Kennaugh prepares for final bow as amateur

Peter Kennaugh (Great Britain National Team) time trials in June's Baby Giro.

Peter Kennaugh (Great Britain National Team) time trials in June's Baby Giro. (Image credit: Riccardo Scanferla)

Peter Kennaugh (Great Britain) will go into Saturday’s under-23 world championship road race as one of the medal favourites, a fact the Isle of Man rider acknowledges with a little reluctance and apprehension.

In what will be his last race before turning pro with Team Sky, the highly rated Kennaugh is set to be the designated leader of a strong five-man British team. And he will be aiming to maintain the country’s recent good record in this event, thanks to Ben Swift’s fighting fourth place last year, and Jonathan Bellis’s bronze medal in 2007.

“It’s quite emotional,” said Kennaugh on the eve of his final outing as an amateur. “All you think about when you’re younger is turning pro. I was nine or ten when I started reading cycling magazines and dreaming about it, but now it’s come round and it’s really hit me this week.”

The 20-year old continued: “Am I scared? Am I nervous? Am I excited? Because I’m turning pro I feel I should be one of the guys making the racing [on Saturday] and up there. You look at some riders and think: how the heck do they turn pro, especially when you beat them. But now I’m that guy and so I feel there’s a bit of pressure to perform from that aspect. It’s also my last race as an amateur so I’d like to go out on a high. I’m pretty nervous.”

The pressure is increased, he admitted, by the attacking performance of Swift last year, and Bellis’s medal the year before. “It would be a shame for no one to be up there on Saturday with what’s gone on in the last two years,” said Kennaugh. “Before that it was 40 years back to Tom Simpson [who won the world professional road race in 1965]. It shows the [British Cycling] Academy is working.”

He singled out the Italian and French teams as the biggest threat in Saturday’s race. “For me they’re the two strongest nations, because they don’t seem to have just one strong rider; they have six of the same capabilities. When you watch the big races these nations have riders covering every move, whereas other nations will have a rider in a break and that’ll be it – the others will be hanging on. Italy, France and also Germany seem to have riders all over the bike race. It’s something for Britain to aim at, and it is starting to come.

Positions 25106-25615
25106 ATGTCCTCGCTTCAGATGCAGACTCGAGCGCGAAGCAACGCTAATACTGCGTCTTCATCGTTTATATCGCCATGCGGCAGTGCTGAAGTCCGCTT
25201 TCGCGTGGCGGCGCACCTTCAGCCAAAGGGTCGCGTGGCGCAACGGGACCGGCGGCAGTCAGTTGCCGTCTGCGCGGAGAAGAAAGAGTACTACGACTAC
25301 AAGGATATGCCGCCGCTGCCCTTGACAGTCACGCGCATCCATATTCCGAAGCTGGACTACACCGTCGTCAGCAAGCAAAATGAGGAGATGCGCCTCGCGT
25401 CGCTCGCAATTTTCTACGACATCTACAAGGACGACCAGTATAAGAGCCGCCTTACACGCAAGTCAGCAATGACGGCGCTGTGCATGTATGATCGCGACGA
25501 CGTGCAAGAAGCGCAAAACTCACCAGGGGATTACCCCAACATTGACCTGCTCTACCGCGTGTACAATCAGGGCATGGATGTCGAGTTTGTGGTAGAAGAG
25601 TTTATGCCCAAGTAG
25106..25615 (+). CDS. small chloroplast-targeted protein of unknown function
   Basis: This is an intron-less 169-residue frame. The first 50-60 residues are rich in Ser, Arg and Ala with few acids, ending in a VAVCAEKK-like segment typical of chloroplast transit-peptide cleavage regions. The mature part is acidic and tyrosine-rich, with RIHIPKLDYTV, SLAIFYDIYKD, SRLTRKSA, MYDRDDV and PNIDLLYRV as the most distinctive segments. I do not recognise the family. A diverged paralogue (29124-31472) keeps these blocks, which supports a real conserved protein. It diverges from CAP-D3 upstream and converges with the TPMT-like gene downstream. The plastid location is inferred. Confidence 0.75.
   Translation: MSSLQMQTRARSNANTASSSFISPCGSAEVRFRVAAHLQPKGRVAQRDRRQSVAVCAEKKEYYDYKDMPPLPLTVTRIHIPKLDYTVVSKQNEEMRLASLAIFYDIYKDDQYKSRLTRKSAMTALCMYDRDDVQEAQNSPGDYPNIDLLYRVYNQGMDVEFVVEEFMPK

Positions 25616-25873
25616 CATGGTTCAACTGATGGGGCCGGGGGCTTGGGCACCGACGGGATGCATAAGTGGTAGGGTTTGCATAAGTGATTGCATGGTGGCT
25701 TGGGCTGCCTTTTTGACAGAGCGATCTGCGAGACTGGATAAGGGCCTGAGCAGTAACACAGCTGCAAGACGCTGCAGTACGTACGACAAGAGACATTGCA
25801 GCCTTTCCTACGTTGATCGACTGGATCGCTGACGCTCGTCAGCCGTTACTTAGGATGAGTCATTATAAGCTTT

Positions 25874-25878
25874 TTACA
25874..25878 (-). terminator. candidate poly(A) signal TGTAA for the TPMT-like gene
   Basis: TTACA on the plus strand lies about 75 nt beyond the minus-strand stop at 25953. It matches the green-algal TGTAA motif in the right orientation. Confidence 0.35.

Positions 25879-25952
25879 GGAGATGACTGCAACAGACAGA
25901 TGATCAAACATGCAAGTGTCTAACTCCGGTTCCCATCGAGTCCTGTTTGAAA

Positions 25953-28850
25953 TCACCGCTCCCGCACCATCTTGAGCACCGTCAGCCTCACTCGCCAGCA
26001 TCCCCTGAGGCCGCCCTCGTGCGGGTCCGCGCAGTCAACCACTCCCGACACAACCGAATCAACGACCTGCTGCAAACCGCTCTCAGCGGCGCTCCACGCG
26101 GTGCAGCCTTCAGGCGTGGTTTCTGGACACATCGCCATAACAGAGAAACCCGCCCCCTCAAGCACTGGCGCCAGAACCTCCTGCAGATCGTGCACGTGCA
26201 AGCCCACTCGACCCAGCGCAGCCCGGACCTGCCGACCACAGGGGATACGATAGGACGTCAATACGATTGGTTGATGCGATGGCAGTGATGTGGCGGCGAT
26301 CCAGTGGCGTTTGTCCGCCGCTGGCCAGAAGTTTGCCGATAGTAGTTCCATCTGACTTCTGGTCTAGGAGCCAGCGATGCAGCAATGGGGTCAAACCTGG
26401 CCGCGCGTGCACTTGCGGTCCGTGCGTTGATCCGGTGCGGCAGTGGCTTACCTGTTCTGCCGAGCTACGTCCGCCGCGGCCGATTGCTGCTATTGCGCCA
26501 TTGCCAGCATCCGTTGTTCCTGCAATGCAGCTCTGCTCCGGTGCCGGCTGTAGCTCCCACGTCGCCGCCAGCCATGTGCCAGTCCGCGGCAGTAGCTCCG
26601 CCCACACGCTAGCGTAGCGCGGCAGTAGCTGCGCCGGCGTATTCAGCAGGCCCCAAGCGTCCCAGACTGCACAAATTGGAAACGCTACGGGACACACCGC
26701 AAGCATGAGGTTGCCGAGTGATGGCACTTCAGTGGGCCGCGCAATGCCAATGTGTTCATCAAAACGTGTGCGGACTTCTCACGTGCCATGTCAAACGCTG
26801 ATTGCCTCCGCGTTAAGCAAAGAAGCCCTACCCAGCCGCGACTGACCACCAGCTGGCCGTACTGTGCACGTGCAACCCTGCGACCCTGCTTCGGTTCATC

“Saturday’s course is one where you have to be ‘on it’ all the time,” Kennaugh continued. “One thing I hate is when people get back on after a climb. But here you go down then straight back up again, and that should sort the men from the boys. It will be possibly more down to strength than anything, but I think the first couple of laps will be sketchy and dangerous. I just hope it doesn’t rain.”

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Richard Moore is a freelance journalist and author. His first book, In Search of Robert Millar (HarperSport), won Best Biography at the 2008 British Sports Book Awards. His second book, Heroes, Villains & Velodromes (HarperSport), was long-listed for the 2008 William Hill Sports Book of the Year.

He writes on sport, specialising in cycling, and is a regular contributor to Cyclingnews, the Guardian,, the Scotsman and Procycling magazine.

He is also a former racing cyclist who represented Scotland at the 1998 Commonwealth Games and Great Britain at the 1998 Tour de Langkawi

His next book, Slaying the Badger: LeMond, Hinault and the Greatest Ever Tour de France, will be published by Yellow Jersey in May 2011.

Another book, Sky’s the Limit: British Cycling’s Quest to Conquer the Tour de France, will also be published by HarperSport in June 2011.